"He instinctively can find the shining greatness of our American culture and does a good job of highlighting it (although he also does have those rare lapses when he writes about hockey, but that is something caused by impurities in the Eastern waters or something)." Erik Keilholtz
Under the patronage of St. Tammany
Mark C. N. Sullivan is an editor at a Massachusetts university. He is married and the father of three children. Email
Friday, April 29, 2005 The empirical case for Benedict XVI
The New Republic carries an outstanding piece by Ross Douthat, who maintains the Progressive Church of NCR's dreams already has been sung into being, by the Episcopalians et al, and has lost people in droves.
The election of Benedict XVI, at least in the Western press, is being interpreted primarily as a blow to liberal Catholicism--the Catholicism that has endured a kind of exile since the late 1960s, when it became clear that the post-Vatican II renovation in Church teaching was not to be as sweeping as many hoped. For some, this exile has meant formally abandoning the Church; for most, though, it has meant remaining within it, waiting first for Paul VI to die, and then John Paul II, and now Benedict XVI, and all the while insisting--often from major op-ed pages and tenured positions at Catholic universities--that all of the Church's difficulties, from declining vocations to dwindling mass attendance to the sex-abuse scandals, would be solved if only Catholicism were to become more in step with the modern world.
It's an appealing notion, particularly to people whose lives and beliefs already conform more closely to modern mores than to traditional Catholic teaching. But it has almost no empirical support. All the evidence suggests the opposite--that a more liberal Catholic Church would be far weaker, smaller, and less influential even than the wounded and divided Body of Christ that Benedict XVI will govern.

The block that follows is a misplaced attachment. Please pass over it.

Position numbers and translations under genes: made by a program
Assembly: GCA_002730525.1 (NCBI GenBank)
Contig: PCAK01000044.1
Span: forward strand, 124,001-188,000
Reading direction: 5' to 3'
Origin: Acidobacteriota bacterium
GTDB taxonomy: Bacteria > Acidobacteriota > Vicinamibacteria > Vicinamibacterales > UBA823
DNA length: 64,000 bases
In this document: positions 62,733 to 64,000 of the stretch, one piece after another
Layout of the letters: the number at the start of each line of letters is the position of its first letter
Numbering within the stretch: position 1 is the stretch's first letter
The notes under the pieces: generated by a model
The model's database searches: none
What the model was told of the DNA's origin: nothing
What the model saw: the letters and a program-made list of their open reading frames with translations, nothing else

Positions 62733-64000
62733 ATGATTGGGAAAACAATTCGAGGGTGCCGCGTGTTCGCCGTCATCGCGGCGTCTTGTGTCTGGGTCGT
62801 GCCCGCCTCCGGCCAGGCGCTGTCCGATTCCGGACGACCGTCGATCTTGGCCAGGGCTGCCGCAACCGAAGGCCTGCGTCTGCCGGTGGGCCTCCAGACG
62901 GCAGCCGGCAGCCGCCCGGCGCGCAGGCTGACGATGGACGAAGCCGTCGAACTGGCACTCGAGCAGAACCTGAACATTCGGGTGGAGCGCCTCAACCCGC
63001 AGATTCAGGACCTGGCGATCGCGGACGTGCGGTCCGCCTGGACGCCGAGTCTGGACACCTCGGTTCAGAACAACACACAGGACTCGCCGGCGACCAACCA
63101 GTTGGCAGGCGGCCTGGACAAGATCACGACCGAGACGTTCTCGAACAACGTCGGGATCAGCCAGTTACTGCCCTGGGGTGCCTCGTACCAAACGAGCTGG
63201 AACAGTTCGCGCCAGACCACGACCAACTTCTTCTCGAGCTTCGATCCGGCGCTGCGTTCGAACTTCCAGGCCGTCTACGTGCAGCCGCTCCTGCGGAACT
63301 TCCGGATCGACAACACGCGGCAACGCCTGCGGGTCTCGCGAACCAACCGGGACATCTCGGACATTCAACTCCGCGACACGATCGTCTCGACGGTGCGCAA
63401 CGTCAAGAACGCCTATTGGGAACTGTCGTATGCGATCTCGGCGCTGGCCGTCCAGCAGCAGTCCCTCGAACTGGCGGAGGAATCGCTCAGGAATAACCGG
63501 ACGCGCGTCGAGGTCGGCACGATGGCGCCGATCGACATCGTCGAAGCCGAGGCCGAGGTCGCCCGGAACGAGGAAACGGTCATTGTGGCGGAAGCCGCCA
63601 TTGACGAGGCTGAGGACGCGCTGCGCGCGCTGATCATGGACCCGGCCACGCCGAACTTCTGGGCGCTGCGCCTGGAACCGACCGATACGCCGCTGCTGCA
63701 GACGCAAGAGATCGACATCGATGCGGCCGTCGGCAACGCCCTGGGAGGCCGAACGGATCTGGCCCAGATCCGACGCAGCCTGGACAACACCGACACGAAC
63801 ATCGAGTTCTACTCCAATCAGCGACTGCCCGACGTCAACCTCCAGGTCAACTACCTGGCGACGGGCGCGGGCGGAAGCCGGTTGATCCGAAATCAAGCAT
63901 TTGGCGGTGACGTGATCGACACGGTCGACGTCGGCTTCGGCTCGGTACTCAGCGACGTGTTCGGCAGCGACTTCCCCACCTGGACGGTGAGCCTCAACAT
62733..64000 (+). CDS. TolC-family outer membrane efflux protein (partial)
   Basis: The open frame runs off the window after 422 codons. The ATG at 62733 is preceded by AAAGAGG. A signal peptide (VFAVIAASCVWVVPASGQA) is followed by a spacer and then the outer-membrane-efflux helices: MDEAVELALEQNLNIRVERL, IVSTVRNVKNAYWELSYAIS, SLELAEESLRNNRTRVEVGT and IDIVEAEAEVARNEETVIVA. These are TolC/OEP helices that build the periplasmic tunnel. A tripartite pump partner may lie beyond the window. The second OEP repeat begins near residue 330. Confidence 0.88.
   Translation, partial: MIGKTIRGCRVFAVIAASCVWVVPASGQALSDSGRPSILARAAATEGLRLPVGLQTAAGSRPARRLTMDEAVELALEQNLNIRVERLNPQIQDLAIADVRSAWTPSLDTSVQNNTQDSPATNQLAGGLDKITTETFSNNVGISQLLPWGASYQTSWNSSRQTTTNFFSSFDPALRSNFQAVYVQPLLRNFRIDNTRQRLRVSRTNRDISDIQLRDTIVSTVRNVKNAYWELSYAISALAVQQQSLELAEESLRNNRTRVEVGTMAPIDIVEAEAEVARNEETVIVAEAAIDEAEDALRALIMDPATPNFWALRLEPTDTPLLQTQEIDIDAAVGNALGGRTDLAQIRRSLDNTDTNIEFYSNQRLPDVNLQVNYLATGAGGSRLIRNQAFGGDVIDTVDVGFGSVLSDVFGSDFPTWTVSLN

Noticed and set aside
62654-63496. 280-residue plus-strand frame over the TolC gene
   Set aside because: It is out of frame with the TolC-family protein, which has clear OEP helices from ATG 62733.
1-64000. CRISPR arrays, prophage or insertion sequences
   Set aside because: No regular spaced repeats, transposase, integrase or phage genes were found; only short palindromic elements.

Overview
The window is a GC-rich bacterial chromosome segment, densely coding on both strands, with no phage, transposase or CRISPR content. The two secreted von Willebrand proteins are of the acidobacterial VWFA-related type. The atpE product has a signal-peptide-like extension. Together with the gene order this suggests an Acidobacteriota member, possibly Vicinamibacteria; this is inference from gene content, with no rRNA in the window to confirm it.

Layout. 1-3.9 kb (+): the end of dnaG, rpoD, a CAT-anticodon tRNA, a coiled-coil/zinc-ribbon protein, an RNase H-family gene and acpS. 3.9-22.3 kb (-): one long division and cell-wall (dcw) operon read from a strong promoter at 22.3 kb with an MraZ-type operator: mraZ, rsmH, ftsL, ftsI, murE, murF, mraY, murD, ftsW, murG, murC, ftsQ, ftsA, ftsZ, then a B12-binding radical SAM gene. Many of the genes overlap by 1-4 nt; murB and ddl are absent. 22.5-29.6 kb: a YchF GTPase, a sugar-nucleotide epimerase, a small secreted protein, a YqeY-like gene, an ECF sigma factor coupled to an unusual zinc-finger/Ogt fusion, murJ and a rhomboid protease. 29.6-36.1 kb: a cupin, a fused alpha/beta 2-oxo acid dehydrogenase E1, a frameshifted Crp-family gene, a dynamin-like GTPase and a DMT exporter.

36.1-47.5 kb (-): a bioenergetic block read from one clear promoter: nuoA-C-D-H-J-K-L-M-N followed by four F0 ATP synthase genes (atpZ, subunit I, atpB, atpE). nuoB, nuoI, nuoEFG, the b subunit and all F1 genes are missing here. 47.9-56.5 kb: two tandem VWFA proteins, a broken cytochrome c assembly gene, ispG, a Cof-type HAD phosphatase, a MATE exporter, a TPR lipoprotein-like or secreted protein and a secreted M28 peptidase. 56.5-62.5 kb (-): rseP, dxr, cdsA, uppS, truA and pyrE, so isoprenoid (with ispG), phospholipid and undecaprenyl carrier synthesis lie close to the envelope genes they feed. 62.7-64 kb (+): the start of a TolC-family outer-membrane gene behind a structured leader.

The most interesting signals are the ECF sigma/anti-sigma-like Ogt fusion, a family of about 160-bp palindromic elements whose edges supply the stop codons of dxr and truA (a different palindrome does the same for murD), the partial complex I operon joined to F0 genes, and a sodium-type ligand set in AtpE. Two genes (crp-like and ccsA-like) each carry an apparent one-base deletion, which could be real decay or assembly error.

The problem for liberals is that their preferred path to the Catholic future has already been tried, and with less-than-encouraging results.
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In Cardinal Mahony's Los Angeles, Karen Hall has figuratively hoisted the "Don't Tread on Me" flag from her pew and declared liturgical mutiny.
It will probably surprise no one to know that I loathe the new Mass. And what I loathe the most is the fact that we've been ordered not to kneel during communion. As far as I know, all the other Catholics on the planet can still kneel during communion. What sense does this make?
I have been ignoring the "no kneeling" directive, as has ninety percent of every parish I've been to. (I absolutely have to point out that Gray Davis was the lone person standing on his side of the aisle the last time I went to Mass when he was there. Gotta love it. He's pro-choice, but if the Cardinal says don't kneel, by God he's not gonna kneel.)
I have been working hard on obedience, which is not something that comes easily to me. #